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Monoclonal Antibodies in the Treatment of Multiple Sclerosis

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Multiple sclerosis (MS), a chronic demyelinating disorder, is characterized by recurrent neurological deficits or progressive impairment with a high risk of permanent disability. Since the exact pathophysiology and etiology remain still unclear, no curing therapy is currently available. However, several treatments with beneficial effect on relapse rate such as the first line therapies interferon-beta and glatiramer acetate were approved for relapsing-remitting MS. One new important tool in the therapy of MS is the use of monoclonal antibodies. Natalizumab is the first and so far only monoclonal antibody that is approved for MS treatment by the US Food and Drug Administration and the European Medicines Agency. In addition to natalizumab other monoclonal antibodies previously used in cancer and other autoimmune disorders or even newly developed for MS are now being tested in clinical trials. With their high target specificity and efficacy monoclonal antibodies are a promising treatment approach in MS. This review summarizes the present knowledge on the use, effectiveness and safety of monoclonal antibodies in MS treatment.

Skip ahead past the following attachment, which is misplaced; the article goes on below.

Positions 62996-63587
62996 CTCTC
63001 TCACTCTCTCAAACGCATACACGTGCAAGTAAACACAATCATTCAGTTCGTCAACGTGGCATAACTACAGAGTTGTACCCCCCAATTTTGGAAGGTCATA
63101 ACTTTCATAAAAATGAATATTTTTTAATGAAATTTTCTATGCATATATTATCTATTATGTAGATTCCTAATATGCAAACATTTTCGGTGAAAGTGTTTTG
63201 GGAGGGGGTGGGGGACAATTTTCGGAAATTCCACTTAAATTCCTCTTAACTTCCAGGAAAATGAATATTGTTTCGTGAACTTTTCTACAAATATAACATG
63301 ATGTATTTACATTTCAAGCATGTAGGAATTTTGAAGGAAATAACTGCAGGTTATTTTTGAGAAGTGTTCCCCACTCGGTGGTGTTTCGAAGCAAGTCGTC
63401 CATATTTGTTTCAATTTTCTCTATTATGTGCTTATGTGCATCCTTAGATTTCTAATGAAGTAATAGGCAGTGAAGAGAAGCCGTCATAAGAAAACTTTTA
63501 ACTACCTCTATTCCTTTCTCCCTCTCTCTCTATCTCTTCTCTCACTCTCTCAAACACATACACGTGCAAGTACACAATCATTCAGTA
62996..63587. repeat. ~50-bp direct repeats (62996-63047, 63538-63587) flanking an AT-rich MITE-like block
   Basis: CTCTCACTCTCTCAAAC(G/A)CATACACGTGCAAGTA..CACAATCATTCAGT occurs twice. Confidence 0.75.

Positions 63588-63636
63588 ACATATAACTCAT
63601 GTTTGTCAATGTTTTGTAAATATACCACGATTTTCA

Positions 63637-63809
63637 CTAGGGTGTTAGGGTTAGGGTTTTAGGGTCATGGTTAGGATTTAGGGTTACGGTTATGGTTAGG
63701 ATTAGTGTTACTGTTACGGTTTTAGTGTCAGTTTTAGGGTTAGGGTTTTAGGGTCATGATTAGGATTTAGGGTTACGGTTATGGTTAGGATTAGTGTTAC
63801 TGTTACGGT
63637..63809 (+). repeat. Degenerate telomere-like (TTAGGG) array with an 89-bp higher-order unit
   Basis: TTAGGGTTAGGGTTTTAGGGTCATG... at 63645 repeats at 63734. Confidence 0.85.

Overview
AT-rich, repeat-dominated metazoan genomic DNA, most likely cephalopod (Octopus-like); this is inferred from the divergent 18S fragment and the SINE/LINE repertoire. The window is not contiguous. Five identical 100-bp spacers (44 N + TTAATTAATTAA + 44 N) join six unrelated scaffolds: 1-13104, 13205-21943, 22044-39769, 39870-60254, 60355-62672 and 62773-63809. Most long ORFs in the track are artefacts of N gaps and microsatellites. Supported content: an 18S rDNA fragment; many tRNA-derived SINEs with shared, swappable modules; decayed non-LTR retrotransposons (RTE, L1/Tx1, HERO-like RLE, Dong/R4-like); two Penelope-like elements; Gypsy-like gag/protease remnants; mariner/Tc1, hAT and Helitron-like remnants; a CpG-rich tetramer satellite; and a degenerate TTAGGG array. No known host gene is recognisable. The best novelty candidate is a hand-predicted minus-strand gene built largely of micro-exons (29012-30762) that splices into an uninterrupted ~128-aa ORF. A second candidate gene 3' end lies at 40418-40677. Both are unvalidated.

Keywords: Multiple sclerosis; alemtuzumab; daclizumab; monoclonal antibodies; natalizumab; progressive multifocal leukoencephalopathy; rituximab; therapy

Document Type: Research Article


Affiliations: Clinical Department of Neurology. Innsbruck Medical University, Anichstrasse 35, 6020 Innsbruck, Austria.

Publication date: December 1, 2009

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  • Current Medicinal Chemistry covers all the latest and outstanding developments in medicinal chemistry and rational drug design. Each issue contains a series of timely in-depth reviews written by leaders in the field covering a range of the current topics in medicinal chemistry. Current Medicinal Chemistry is an essential journal for every medicinal chemist who wishes to be kept informed and up-to-date with the latest and most important developments.

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